Serializing an object means converting it to a bytestream
representation that can be stored in a file. This is useful for persistent
data; for example, PHP sessions automatically save and restore objects.
Serialization in PHP is mostly automatic—it requires little extra work
from you, beyond calling the
$encoded = serialize(
something); $something = unserialize(
Serialization is most commonly used with PHP’s sessions, which
handle the serialization for you. All you need to do is tell PHP which
variables to keep track of, and they’re automatically preserved between
visits to pages on your site. However, sessions are not the only use of
serialization—if you want to implement your own form of persistent
unserialize() are a natural choice.
An object’s class must be defined before unserialization can occur.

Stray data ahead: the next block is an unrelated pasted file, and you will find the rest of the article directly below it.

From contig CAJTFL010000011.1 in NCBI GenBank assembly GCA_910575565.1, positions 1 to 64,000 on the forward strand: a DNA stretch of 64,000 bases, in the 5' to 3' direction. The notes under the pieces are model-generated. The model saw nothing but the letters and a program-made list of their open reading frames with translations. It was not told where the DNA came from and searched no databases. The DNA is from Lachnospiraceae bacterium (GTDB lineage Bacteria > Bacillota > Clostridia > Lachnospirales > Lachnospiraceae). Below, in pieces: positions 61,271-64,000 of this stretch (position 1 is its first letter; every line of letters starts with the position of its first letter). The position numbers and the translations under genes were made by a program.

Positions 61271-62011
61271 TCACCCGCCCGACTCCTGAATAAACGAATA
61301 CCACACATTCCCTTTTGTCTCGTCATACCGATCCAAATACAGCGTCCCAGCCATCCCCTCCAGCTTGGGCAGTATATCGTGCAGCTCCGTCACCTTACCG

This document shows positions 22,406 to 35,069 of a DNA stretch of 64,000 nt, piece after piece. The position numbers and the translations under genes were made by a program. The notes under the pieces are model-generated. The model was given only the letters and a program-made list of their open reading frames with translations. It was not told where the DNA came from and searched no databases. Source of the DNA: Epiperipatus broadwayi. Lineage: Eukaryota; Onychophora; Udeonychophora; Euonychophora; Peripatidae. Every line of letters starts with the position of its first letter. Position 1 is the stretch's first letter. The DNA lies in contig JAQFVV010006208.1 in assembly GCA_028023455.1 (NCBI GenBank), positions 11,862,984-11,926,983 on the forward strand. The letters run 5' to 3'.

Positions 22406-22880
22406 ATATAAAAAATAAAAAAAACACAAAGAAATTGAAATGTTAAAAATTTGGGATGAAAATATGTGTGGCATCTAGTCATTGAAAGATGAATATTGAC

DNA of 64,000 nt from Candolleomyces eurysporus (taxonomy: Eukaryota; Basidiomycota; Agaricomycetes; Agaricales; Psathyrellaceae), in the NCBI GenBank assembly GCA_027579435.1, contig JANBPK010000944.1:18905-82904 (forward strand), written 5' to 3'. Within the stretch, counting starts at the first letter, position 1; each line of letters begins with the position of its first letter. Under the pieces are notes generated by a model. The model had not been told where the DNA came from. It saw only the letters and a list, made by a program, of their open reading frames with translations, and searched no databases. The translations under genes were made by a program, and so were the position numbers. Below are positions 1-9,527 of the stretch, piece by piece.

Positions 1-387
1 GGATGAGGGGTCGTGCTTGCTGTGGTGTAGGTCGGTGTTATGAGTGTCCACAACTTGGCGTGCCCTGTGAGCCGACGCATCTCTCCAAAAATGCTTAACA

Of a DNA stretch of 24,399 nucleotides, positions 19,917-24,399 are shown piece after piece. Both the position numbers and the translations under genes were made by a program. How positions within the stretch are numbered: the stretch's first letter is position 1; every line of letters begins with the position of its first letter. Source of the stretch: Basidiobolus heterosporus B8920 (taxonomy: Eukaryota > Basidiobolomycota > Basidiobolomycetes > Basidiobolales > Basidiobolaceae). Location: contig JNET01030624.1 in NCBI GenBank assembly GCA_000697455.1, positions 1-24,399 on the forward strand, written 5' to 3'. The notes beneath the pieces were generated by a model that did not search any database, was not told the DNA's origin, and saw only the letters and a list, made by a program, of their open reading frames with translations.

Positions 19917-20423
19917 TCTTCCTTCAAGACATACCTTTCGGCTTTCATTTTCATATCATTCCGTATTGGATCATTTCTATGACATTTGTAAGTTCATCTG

Attempting to unserialize an object whose class is not yet defined puts
the object into
stdClass, which renders
it almost useless. One practical consequence of this is that if you use
PHP sessions to automatically serialize and unserialize objects, you must
include the file containing the object’s class definition in every page on
your site. For example, your pages might start like this:
// load object definitions
// load persistent variables
PHP has two hooks for objects during the serialization and